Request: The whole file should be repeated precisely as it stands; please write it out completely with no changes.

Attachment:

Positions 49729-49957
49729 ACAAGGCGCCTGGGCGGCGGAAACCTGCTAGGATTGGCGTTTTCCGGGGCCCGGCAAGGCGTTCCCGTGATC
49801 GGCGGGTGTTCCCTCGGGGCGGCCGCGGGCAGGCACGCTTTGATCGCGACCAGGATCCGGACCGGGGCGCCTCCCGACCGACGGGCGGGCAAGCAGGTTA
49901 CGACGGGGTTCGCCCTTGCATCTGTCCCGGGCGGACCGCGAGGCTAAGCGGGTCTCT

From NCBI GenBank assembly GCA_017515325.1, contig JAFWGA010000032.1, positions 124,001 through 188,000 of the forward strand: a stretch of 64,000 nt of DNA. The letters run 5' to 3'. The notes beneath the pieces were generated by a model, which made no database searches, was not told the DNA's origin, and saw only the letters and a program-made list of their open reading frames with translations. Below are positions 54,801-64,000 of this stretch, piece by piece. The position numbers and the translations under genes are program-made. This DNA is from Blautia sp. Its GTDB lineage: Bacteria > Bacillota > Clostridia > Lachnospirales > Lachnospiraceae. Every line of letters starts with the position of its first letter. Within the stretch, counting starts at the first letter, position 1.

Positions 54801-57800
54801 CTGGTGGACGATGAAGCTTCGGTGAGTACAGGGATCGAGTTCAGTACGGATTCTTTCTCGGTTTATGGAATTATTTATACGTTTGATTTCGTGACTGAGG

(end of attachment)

Positions 49729-49957
49729 ACAAGGCGCCTGGGCGGCGGAAACCTGCTAGGATTGGCGTTTTCCGGGGCCCGGCAAGGCGTTCCCGTGATC
49801 GGCGGGTGTTCCCTCGGGGCGGCCGCGGGCAGGCACGCTTTGATCGCGACCAGGATCCGGACCGGGGCGCCTCCCGACCGACGGGCGGGCAAGCAGGTTA
49901 CGACGGGGTTCGCCCTTGCATCTGTCCCGGGCGGACCGCGAGGCTAAGCGGGTCTCT

From NCBI GenBank assembly GCA_017515325.1, contig JAFWGA010000032.1, positions 124,001 through 188,000 of the forward strand: a stretch of 64,000 nt of DNA. The letters run 5' to 3'. The notes beneath the pieces were generated by a model, which made no database searches, was not told the DNA's origin, and saw only the letters and a program-made list of their open reading frames with translations. Below are positions 54,801-64,000 of this stretch, piece by piece. The position numbers and the translations under genes are program-made. This DNA is from Blautia sp. Its GTDB lineage: Bacteria > Bacillota > Clostridia > Lachnospirales > Lachnospiraceae. Every line of letters starts with the position of its first letter. Within the stretch, counting starts at the first letter, position 1.

Positions 54801-57800
54801 CTGGTGGACGATGAAGCTTCGGTGAGTACAGGGATCGAGTTCAGTACGGATTCTTTCTCGGTTTATGGAATTATTTATACGTTTGATTTCGTGACTGAGG